Today, the street or Arquitos de Xochimilco is known as Rufino Tamayo, in honour of the famous Oaxacan painter´s birthplace is nearby. At the beginning of the street, we find the plazoleta de la Cruz de Piedra ( Square of the Cross of Stone), another symbol of the city of Oaxaca. Once we travel this place, we will discover a track of the aqueduct of about 300 meters in length, where the technique used with round arches in brick and solid walls of green quarry sta da out
Although tourist tours will hardly bring you to this place, we recommend not to miss it. Its historical engineering work will transport you to the past because the neighbourhood of Xochimilco itself has an identity and authenticity that make it different from the rest of the city. The colourful houses, traditional tinsmiths´ shops, workshops and embroidery shops make this a picturesque place.
Address: Rufino Tamajo 800-Interior Sn, RUTA INDEPENDENCIA , Centro 68000, Oaxaca de Juárez, Oax., México.
LET´S GO EATING INSECTS
Many may likely find the idea of eating an insect disgusting. Still, here in Oaxaca and Mexico in general, it is widespread to eat whatever animal planet earth has to offer. But before being judgmental, perhaps you should try them, shouldn´t you?
But then, let us not forget that the different meat and animal products that we eat can cause the same problem, to many: an animal considered a pet in one culture is just tasty meat to cook a great dish in another culture, like eating a dog. So we urge you to take a closer look at Mexican culture and try some of the delicious "bichos" (bugs) that are so popular among the locals.
According to studies carried out by expert nutritionists from the Autonomous University of the State of Morelos, one-third of all known insects are edible. They also stated that their consumption is considered healthy and beneficial for the organism. They contain approximately 70% of good quality proteins, which are even more nutritious than beef.
Some of the most popular of these edible insects are Chapulines ( grasshoppers), Gusanos de maguey (maguey worms) or Escamoles, which are the larvae of the güijera ant. They are not eaten raw; they are cooked, fried or added to sauces, sausages, or tapas, seasoned and used in different dishes, most popularly tacos.
Two of the most popular in Oaxaca are the chapulines (grasshoppers) and the chicatanas (chicatanas). The elderly Mexicans will remember one of their childhood idols; the chapulín colorado, a Mexican superhero of the 1980s. However, the Chapulines in question are not superheroes with superpowers as they are a type of grasshopper, often found in cornfields. These insects require special preparation before they can be eaten: they are cleaned, boiled, fried and seasoned with lemon and ground garlic.
Chicatanas are flying insects typical of the rainy season. They are reddish-coloured flying ants that, after being washed, are put on a comal, which is a kind of frying pan or skillet widely used in Latin America, where the insects lose their wings. The Chicatanas mixed with garlic, salt and chilli are ground to obtain a consistent sauce with a very exotic flavour. They can also be eaten roasted and served in Gorditas or Memelas, considered a delicacy.
Chicatana ants have been an essential part of the diet since pre-Hispanic times. They are considered a delicacy with an indescribable but delicious flavour and a highly valued protein content. You can find them as well as Chapulines in the Benito Juárez Market.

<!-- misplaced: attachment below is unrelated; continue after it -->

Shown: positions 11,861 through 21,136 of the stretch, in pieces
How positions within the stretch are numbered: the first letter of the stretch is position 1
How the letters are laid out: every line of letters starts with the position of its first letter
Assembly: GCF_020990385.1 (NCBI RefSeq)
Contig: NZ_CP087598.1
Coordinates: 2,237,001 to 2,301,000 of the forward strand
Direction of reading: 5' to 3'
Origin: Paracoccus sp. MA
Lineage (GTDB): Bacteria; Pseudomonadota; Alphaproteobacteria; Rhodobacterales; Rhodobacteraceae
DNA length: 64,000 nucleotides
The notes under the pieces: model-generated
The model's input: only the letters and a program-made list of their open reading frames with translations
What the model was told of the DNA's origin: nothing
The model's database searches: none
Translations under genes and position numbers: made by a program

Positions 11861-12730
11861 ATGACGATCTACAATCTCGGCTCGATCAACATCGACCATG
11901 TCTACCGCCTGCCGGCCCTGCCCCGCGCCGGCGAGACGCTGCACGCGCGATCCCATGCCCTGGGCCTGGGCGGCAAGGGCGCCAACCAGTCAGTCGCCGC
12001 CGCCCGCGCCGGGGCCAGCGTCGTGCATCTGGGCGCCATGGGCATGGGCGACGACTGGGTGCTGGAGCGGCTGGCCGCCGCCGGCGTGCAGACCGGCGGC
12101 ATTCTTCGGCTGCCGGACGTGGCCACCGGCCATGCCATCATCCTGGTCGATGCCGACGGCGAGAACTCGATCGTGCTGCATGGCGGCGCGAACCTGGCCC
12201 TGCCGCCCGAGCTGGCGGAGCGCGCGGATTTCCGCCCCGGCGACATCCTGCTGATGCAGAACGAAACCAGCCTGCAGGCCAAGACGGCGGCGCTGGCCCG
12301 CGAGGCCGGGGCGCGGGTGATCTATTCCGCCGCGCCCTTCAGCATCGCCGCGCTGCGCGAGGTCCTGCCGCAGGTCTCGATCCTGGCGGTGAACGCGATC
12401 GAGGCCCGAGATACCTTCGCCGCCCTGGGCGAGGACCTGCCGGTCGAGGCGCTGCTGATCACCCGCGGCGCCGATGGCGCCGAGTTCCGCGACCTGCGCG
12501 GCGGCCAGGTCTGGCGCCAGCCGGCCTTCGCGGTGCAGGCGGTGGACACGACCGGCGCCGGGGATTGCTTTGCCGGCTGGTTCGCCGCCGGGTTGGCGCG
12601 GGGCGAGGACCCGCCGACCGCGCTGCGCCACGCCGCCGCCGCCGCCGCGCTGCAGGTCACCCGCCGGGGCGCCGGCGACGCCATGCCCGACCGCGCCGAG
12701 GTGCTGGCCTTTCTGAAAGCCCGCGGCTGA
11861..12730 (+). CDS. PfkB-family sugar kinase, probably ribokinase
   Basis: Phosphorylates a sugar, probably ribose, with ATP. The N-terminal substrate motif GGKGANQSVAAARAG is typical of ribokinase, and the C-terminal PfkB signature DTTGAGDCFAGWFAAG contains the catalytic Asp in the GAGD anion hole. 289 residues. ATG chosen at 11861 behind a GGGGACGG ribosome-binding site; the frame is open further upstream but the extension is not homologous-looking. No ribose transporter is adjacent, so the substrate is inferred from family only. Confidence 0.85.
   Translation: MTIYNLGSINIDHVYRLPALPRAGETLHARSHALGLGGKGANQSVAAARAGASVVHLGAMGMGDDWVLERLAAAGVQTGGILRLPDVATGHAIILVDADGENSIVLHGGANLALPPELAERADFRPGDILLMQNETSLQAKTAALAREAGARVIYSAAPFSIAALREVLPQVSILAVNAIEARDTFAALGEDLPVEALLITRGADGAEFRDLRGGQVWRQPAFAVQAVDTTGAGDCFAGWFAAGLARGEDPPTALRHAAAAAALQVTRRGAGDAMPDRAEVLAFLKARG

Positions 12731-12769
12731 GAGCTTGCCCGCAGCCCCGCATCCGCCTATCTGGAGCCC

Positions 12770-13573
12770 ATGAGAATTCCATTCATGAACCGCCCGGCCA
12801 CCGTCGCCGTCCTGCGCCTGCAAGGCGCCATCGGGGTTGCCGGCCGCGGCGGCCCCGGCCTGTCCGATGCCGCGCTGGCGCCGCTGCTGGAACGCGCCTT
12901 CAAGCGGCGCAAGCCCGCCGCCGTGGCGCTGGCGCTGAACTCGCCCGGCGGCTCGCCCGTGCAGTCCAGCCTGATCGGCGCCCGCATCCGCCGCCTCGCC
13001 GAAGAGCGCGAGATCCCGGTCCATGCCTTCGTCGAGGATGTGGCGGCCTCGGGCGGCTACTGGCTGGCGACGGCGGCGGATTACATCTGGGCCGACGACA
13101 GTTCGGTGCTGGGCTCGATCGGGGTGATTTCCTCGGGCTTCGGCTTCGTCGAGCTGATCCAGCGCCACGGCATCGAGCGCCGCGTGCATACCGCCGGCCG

CENTRO CULTURAL DE SANTO DOMINGO (SANTO DOMINGO CULTURAL CENTER)
The cultural centre of Santo Domingo de Guzmán is one of the most representative monuments of Oaxaca. Declared a World Heritage Site, it is with absolute certainty the largest and most imposing colonial building in Mexico and all of Latin America. Its great artistic wealth, historical importance, and role as a centre of evangelisation and cultural promotion make it a must-see during your visit to Oaxaca.
Its construction began in the middle of the 16th century and lasted until the beginning of the 17th century. Its immense dimensions of 40.000 m² turned the Santo Domingo Convent into the main centre of evangelisation in Oaxaca during the colonial period.
After Mexico´s independence and the confiscation of clergy and church property, the building was evicted and occupied by the army from 1866 to 1993. From 1998, when it was opened to the public, its role change was much more enriching as it became a centre for cultural events.
The complex comprises several areas such as the Museum of the Cultures of Oaxaca, the Ethnobotanical Garden, the Fray Francisco de Burgoa Library and the Public Newspaper Library dedicated to the journalist Néstor Sánchez Hernández. The complex has spaces for seminars, congresses, conferences, courses, temporary exhibitions and concerts, in addition to these main areas. In short, it is a centre of culture at its best, and if you are interested, it will fulfil all your aspirations.
The Museum has 14 permanent exhibition rooms where you will be able to discover the historical evolution of the Convent and the relationship of the different ethnic groups when it comes to shaping the physiognomy of the local society.
One of the other attractions that you can enjoy in the cultural centre is the Ethnobotanical Historical Garden of Oaxaca, whose purpose is to promote and present the peculiarities of the local flora and the traditional crops.
The extensive library that bears the name of Fray Francisco de Burgoa has more than 23,000 books, most of which are collections that come from the religious orders of the city. There are volumes published in 1484, such as the work Commentaries on the philosophy of Aristotle (Comentarios a la filosofía de Aristóteles), as well as some of the first Mexican manuscripts, eleven incunabula and a Latin manuscript by Fray Bartolomé de las Casas.